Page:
Twitch's smile faltered and dimmed into a grim expression Patch had never before seen on his friend's face. Patch realized he was not the only squirrel who had changed since their last meeting.

"It's true," Twitch said quietly. "Almost all of them are gone. Killed in battle or moon-sworn."

Patch swallowed, and forced himself to ask. "What about Silver?"

"Silver?" Twitch's ebullience returned with that one name. "Oh, she's wonderful! When there was no food, after you went away, I was so hungry, she came and brought me acorns!"

"Then she's alive?" Patch asked, hope bursting in his heart.

"Oh, yes! I mean, I think so. I mean, nobody told me she isn't. I think somebody would have told me, Patch, I really do."

"Silver was here two days ago," another guard squirrel said. His fur was streaked with white, but he moved with easy grace as he came over to Patch and sniffed him closely, as if inspecting him for some kind of taint.

"Where is she now?"

The old warrior looked suspicious. "I understand you're a friend of Twitch's, but why do you care about Silver?"

Patch said, outraged, "She's my mother!"

"Your mother?" The old squirrel took two steps back and looked at Patch carefully. "You're saying you're her son? The son who was taken away by a hawk?"

"That's what I just said!" Twitch said. "Didn't I say it, Patch? Didn't I just say you were taken away by a hawk? Sometimes I don't think anyone really listens to me."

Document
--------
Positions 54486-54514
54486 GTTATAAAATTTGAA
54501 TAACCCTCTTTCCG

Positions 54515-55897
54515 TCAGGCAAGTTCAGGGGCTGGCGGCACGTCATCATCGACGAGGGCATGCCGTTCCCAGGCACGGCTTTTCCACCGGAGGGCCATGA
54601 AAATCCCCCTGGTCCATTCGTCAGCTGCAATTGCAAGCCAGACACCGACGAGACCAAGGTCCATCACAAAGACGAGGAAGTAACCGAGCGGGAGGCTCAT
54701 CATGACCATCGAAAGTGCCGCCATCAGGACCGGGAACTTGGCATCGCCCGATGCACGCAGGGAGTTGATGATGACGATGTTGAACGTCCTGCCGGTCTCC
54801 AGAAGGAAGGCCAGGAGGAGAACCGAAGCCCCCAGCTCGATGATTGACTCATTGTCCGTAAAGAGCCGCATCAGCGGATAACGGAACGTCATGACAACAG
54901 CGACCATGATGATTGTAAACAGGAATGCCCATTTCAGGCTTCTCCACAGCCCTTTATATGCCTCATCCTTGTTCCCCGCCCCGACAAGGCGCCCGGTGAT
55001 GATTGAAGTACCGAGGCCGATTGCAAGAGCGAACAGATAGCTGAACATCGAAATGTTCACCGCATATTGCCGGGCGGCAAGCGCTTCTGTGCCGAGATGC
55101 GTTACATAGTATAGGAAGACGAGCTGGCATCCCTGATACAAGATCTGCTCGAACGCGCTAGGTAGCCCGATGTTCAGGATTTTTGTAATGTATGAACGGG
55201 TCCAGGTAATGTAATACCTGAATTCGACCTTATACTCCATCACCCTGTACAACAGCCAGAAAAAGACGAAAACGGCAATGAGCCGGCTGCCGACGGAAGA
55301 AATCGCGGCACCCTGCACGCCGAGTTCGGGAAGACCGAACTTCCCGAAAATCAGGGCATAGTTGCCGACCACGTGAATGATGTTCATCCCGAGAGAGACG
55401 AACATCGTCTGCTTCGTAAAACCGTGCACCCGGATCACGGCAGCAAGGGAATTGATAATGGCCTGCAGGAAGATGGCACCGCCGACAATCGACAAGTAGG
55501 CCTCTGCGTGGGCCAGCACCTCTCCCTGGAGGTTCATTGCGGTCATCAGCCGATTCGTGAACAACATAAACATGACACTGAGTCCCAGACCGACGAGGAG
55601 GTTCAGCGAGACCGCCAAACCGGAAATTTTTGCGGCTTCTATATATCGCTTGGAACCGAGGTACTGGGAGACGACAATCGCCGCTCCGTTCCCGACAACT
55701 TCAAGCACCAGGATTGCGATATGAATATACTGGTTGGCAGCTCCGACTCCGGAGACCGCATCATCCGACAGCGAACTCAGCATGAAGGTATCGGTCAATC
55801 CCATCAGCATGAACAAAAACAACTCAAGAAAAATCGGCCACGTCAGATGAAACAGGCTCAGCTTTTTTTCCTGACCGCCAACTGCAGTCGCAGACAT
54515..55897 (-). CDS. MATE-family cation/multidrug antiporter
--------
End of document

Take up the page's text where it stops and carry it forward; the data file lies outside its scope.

Patch said to the old squirrel, "Who are you?"

"I am Sharpclaw son of Throatbiter, duke of the Strong clan, soldier of the Ramble tribe, and commander of the King's Guard."

"Fine. Where's my mother?"

Sharpclaw regarded Patch carefully. "Your mother, if that is what she truly is to you, is away on a mission. Beyond that I cannot speak further. But if all goes well she will return soon enough."

"Return from where?"

"I said I cannot say," Sharpclaw said sharply. "We're at war, young squirrel. I don't have time to gossip with you. Why are you here? What is your business with King Thorn?"

Patch hesitated. He hadn't really had any purpose beyond finding out what had happened to his friends and family. It was true Karmerruk had asked him to translate, but he didn't think this was a good time to claim he had been sent here by a hawk.

"Do you support the true King?" Sharpclaw asked.

"I guess."

"Then you will serve in his army."

"His army? But -"

"We're at war, boy," the old squirrel said angrily. "If you don't intend to fight, then get away from here now, for none of us will have any time for you, not even Twitch, no matter how old a friend you are. We don't have time for friendship. The final battle could be tomorrow. Join us or be gone from the North."

Patch looked around. He sighed. Then he said, "I don't want to go."

Sharpclaw smiled thinly. "Then I welcome you to the army of King Thorn. I think I know just the place for a wanderer like you. You can stay the night in that beech barracks over there. We'll get you to your post first thing in the morning."


Post a Comment

Subscribe to Post Comments [Atom]

Switch to

Go to the home page.

Jon Evans is the award-winning author of the thrillers Invisible Armies, Dark Places (aka Trail of the Dead), and The Blood Price. See his web site rezendi.com.

Sign up for Jon's low-frequency mailing list:

Powered by Blogger.